It’s only a pine cone! Or is it? Read on…
Yesterday I did a very interesting track with Ben as part of the lesson day at my Mini-Tracking Camp at Olds College. It was 950 m and 5 hours old. I laid it at 7:30 am in fog and on wet veg. I ran it at 12:35 noon in strong wind, on dry veg. It is a wandering, meandering track that goes past scent draws and has articles in strange places, to create what I hoped were some teachable moments. My plan was to talk about how I handled him through issues and to give him enough loose line that he was doing the track, and to support him the best I could without doing any manipulating (as if I had no idea where it went!)
So as you watch, these are some his challenges:
- a loop around the end of a fence
- past a stair well into a low library entrance
- past a corridor between buildings where there is a chain link fence
- past a loading dock that goes downhill
- past an abbatoir with a stinky waste container and livestock chute
- over a road to a turn on gravel that is on the wrong side of a fence
- along a long boulevard where an article is tossed off track
- and finally to his parking lot turn where I deliberately mishandle his turn
- Add in age, complexity, wind, dry and wandering students!
This is never a track I would lay for someone else, or for a test! It starts at the top and ends to the left (quite near the start!). The articles (red circles) in order were: wood, cloth sock, metal on a sliver of grass in a huge non-veg area – EEK! – leather – hidden between a row of concrete curbs, leather – tossed off track between two curbs on a long easy straight stretch that he could have trotted by, plastic light switch and finally a leather work glove hidden beside a metal box, BEHIND two waste bins.
Something I love about tracking is the mystery of it all. What will happen? Will he do it? Will he be really confused? What will be the hardest parts? How will I do? Can we get to the end?
Ben is UTDX ready, so I felt confident he could do it, but hoped we would have some good times along the way talking about each of these problems and how I handled him. You can’t hear a lot, and we talked more about the track afterwards, but you will see me do things like lengthen or shorten my line, stay put – or – go with him, let him circle, encourage him verbally, have a rest break, or simply follow along as he looks good on track, staying out of his way.
Overall, I am just thrilled with how he did. This track took him just over 20 minutes to complete – steady work the entire way. I have a hip injury, so I am more worn out than Ben as I hobbled along. It was also cold all morning, but now I was hot with two hoodies under my rain pullover. I think I fared worse than Ben!
Hitting the parking lot turn at the end of a track like this is tough when a dog has been working hard and the handler is also tired. In this case, at the 20 minute mark, Ben hits it and immediately turns the correct way (right). As you can see, I keep my body squared neutrally to face the direction we were going. He sniffs a pine cone, and I “pretend” here that I just think that’s all it is – ONLY A PINE CONE!
Well, that pine cone could have made the difference between a nice turn and a difficult one, or even a pass/fail in a sensitive, tired dog. I have no doubt that Caden my TCH German Shepherd would have towed me to the right no matter what I did. But because I don’t honour Ben’s turn right, he comes back to look around. In part, this is because in my training, I always honour a direction a dog shows me. Plus – we know that the first inclination of most dogs is usually correct.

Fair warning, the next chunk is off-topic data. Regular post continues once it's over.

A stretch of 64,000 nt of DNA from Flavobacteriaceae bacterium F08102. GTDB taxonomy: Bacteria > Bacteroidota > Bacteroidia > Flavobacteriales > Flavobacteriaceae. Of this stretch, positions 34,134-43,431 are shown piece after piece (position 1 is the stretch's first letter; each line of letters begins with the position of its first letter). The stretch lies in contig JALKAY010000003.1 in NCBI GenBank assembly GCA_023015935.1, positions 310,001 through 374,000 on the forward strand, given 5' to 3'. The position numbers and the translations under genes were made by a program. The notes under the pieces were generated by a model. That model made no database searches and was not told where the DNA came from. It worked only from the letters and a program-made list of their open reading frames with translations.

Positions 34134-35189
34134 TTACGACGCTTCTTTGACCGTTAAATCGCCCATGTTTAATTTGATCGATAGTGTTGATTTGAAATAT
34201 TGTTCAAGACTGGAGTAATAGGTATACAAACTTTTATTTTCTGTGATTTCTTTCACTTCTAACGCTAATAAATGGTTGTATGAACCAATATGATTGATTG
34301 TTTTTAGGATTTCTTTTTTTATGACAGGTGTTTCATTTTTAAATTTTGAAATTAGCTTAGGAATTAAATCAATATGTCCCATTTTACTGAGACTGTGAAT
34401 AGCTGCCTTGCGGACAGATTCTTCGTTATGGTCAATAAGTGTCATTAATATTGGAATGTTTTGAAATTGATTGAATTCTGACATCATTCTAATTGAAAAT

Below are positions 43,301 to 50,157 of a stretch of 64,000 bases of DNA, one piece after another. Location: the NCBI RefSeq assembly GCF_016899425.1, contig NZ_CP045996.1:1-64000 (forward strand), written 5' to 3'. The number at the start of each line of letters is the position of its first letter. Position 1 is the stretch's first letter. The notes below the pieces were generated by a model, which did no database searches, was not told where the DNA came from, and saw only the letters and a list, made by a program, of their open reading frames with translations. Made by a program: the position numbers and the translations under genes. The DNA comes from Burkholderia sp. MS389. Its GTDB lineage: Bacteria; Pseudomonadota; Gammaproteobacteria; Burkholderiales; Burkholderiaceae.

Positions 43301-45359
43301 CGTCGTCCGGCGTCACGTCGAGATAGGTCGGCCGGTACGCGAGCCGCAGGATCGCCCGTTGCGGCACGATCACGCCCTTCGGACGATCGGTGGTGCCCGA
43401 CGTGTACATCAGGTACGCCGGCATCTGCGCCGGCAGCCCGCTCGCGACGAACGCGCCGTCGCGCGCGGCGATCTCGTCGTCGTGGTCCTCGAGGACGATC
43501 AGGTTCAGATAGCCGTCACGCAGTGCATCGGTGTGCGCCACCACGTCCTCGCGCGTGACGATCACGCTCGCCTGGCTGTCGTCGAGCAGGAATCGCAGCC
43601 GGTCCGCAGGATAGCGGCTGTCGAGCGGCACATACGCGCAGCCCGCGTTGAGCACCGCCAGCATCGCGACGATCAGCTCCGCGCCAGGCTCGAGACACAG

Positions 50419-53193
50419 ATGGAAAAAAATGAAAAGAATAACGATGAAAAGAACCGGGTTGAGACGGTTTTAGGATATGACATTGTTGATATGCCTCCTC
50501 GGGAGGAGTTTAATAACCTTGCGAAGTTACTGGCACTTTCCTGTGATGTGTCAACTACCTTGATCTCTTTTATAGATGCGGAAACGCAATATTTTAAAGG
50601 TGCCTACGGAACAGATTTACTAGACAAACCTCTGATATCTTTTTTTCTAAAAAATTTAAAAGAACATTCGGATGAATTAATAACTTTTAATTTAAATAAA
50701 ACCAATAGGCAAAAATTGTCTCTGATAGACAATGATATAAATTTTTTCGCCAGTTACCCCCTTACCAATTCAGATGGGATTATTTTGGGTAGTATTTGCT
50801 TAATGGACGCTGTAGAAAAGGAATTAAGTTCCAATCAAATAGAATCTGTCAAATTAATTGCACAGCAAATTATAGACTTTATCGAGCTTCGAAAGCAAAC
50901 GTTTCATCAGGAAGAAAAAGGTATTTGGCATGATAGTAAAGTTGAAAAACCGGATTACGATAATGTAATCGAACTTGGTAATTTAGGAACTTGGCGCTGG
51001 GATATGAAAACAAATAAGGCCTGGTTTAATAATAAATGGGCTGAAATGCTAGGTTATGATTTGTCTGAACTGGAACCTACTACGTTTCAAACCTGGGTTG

When Ben goes straight, I follow. He does not want to go between the chain link opening into an enclosed area and we turn around. He comes back and tries the other way (left) but stops at the road. At this point you will hear me say – “This could be me in a test!” I could definitely hold my ground here now, thinking we have exhausted straight and left, and hope for another try at the right turn and back to that pine cone. It may now be occurring to me that Ben was not sniffing the pine cone as much as he was telling me, I think it is this way, and now I am checking out evidence.
Had I turned my body there, when he went right to the pine cone, he may well have continued on for a very smooth non-veg turn.
I decided to show how we can also go back to recheck our entry into the parking lot, if it is that close (in this instance it was) but this can be hard if the judge has come this close. Most judges would not be this close to you however. Ben circles the veg, comes back and neatly makes a right turn. Since he had an article after a non-veg turn earlier in the track, I opt to put this one on veg behind waste containers. Ben does look like he is gamely looking for an article but finds his final one to end after a job well done!
This was a hard track – and NOT a blind track. I believe I can learn more about my dogs when I lay their tracks, and learn how they move and what they are telling me. I am very grateful to Cindy Thomas who videotaped this! I didn’t ask for it. If I had, I would have combed my hair and taken off at least one layer from under the rain jacket!!
It is so neat to see Ben work. He is a game worker with a lot of heart. His mother is my TCH Jet and his sire is my Ted. They are Maid and Pleat kids respectively, from their well-known breeders Scott and Jenny Glen, Alta-Pete Stockdogs. Ben may not be working sheep, but he certainly shows his working heritage on track.
I enjoyed the three-day Mini-Camp so much! Day one was beginners and field, Day two was urban and Day three (the day of this video) was spent giving individual lessons. If you are interested in tracking, seminars, and online individual coaching support please visit my website > My Dogs tab for information and contact me. This is my passion and I love to help others on their tracking journey too.